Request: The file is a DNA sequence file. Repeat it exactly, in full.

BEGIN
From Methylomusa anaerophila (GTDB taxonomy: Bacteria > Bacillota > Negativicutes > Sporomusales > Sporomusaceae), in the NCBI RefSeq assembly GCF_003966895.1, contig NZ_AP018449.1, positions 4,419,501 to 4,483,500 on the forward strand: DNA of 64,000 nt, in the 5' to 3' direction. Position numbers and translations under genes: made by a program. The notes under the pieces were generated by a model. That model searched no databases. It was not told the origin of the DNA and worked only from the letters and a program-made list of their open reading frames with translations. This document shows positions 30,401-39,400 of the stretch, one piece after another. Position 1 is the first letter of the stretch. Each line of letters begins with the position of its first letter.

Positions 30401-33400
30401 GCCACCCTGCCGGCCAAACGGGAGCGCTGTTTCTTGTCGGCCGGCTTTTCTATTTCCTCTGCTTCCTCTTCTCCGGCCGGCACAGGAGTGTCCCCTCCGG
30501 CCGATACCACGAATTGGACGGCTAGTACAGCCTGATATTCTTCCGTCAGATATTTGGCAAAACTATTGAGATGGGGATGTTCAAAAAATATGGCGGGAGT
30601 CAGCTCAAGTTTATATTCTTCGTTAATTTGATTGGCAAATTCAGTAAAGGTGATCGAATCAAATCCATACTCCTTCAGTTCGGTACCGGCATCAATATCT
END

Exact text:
From Methylomusa anaerophila (GTDB taxonomy: Bacteria > Bacillota > Negativicutes > Sporomusales > Sporomusaceae), in the NCBI RefSeq assembly GCF_003966895.1, contig NZ_AP018449.1, positions 4,419,501 to 4,483,500 on the forward strand: DNA of 64,000 nt, in the 5' to 3' direction. Position numbers and translations under genes: made by a program. The notes under the pieces were generated by a model. That model searched no databases. It was not told the origin of the DNA and worked only from the letters and a program-made list of their open reading frames with translations. This document shows positions 30,401-39,400 of the stretch, one piece after another. Position 1 is the first letter of the stretch. Each line of letters begins with the position of its first letter.

Positions 30401-33400
30401 GCCACCCTGCCGGCCAAACGGGAGCGCTGTTTCTTGTCGGCCGGCTTTTCTATTTCCTCTGCTTCCTCTTCTCCGGCCGGCACAGGAGTGTCCCCTCCGG
30501 CCGATACCACGAATTGGACGGCTAGTACAGCCTGATATTCTTCCGTCAGATATTTGGCAAAACTATTGAGATGGGGATGTTCAAAAAATATGGCGGGAGT
30601 CAGCTCAAGTTTATATTCTTCGTTAATTTGATTGGCAAATTCAGTAAAGGTGATCGAATCAAATCCATACTCCTTCAGTTCGGTACCGGCATCAATATCT